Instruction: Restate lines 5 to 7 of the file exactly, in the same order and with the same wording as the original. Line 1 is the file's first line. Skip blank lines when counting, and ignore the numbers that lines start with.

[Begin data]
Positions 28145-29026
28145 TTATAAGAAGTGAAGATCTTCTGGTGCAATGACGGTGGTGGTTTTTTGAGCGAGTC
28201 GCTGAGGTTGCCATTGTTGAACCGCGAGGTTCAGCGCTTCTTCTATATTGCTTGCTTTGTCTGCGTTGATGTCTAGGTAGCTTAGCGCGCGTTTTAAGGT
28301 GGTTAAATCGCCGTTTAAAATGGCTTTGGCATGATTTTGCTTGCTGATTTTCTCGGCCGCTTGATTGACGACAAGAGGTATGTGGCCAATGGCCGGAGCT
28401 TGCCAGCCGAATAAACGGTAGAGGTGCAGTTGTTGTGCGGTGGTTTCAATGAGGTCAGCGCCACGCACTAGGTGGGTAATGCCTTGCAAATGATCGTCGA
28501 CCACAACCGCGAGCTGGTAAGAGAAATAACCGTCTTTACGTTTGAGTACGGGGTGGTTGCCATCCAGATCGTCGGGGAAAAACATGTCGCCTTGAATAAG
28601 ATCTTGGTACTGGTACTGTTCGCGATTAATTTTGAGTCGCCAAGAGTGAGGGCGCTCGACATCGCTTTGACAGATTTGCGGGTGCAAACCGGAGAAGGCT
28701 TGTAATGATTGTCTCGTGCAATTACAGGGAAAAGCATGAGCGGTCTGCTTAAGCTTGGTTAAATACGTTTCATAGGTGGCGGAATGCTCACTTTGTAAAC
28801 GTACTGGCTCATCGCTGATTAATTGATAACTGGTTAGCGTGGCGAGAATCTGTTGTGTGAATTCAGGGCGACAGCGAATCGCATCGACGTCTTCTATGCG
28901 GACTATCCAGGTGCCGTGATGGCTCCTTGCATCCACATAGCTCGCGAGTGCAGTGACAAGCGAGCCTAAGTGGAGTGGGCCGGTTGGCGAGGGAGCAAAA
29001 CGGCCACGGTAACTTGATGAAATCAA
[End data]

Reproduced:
28401 TGCCAGCCGAATAAACGGTAGAGGTGCAGTTGTTGTGCGGTGGTTTCAATGAGGTCAGCGCCACGCACTAGGTGGGTAATGCCTTGCAAATGATCGTCGA
28501 CCACAACCGCGAGCTGGTAAGAGAAATAACCGTCTTTACGTTTGAGTACGGGGTGGTTGCCATCCAGATCGTCGGGGAAAAACATGTCGCCTTGAATAAG
28601 ATCTTGGTACTGGTACTGTTCGCGATTAATTTTGAGTCGCCAAGAGTGAGGGCGCTCGACATCGCTTTGACAGATTTGCGGGTGCAAACCGGAGAAGGCT